Winkel Tripel Projections

Figure 1. A Winkel Tripel projection.

The Winkel Tripel projection was developed in 1921 by Oswald Winkel (1873 - 1953). Contrary to popular belief, Tripel is not somebody's name; it is a German term meaning a combination of three elements. Winkel choose the name Tripel because he had developed a compromise projection; it does not eliminate area, direction or distance distortions; rather, it tries to minimize the sum of all three.

Prior to 1998, the Winkel Tripel projection was not considered particularly exceptional. However, in 1998 the National Geographic Society announced that it was adopting the Winkel Tripel as its standard projection for maps of the entire world. As a result of this announcement, interest in the Winkel Tripel projection has skyrocketed over the last few years.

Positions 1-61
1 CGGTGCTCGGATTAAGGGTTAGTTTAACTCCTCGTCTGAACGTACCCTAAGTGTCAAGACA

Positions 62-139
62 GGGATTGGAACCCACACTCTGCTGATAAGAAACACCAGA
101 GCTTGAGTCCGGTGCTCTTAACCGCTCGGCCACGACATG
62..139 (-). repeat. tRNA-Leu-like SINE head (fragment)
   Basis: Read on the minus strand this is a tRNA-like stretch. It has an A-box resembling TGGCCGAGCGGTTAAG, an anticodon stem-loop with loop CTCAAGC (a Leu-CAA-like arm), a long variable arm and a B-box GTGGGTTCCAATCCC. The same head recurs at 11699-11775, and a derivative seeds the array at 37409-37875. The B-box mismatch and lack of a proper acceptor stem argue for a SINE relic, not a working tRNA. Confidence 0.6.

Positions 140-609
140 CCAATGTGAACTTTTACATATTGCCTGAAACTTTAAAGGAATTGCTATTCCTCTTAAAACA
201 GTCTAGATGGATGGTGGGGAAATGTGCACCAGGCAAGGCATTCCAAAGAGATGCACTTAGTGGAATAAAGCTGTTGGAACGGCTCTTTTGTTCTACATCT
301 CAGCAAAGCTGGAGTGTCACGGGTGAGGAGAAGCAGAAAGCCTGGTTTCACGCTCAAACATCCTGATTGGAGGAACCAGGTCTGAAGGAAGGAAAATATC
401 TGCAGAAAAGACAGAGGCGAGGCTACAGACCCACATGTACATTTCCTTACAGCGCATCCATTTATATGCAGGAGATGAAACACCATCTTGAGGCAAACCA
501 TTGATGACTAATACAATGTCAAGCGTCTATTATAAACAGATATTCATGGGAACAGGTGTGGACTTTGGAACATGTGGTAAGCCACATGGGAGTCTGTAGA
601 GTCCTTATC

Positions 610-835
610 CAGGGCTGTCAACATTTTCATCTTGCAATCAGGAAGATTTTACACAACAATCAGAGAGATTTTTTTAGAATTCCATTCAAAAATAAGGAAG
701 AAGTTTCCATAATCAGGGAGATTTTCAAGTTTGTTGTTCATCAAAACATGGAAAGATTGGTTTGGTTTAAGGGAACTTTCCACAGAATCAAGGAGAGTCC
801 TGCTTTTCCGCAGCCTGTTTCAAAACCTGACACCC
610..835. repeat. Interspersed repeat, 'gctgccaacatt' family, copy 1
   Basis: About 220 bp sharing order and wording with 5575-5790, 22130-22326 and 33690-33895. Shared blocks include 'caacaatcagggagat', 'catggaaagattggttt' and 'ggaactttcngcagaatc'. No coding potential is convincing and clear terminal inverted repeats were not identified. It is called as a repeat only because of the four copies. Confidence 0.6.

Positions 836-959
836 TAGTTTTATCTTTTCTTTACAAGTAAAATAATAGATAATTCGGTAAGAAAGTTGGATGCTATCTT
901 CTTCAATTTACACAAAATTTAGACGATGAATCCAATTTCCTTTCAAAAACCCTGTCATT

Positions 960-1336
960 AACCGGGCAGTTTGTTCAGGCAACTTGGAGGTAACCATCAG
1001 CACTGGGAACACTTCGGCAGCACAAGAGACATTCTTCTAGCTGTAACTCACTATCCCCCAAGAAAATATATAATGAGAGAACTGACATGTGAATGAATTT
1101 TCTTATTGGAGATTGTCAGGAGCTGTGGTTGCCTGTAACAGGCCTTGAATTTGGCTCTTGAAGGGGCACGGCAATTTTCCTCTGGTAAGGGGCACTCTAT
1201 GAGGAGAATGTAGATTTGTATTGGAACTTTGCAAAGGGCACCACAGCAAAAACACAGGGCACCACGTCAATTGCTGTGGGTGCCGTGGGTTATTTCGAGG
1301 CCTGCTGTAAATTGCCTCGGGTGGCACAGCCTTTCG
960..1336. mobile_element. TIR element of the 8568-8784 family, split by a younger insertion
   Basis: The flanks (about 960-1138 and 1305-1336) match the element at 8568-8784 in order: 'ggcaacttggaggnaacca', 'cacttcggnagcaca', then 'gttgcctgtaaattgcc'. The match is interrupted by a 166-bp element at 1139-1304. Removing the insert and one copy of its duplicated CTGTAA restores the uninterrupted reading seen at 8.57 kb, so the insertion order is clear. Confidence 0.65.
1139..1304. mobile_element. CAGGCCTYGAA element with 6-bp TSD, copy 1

The Winkel Tripel is unusual in that it is created by averaging the X and Y coordinates from two other seldom-used projections: the Aitoff and the Equirectangular. The result is a projection that looks a lot like the Robinson (but remember that Winkel developed his projection about 42 years before Robinson developed his, so you can't accuse Winkel of plagiarism). However, the Winkel Tripel has a few unique qualities of its own. For example, lines of latitude in a Robinson projection are parallel straight lines, while in a Winkel Tripel they are slightly curved, nonparallel lines.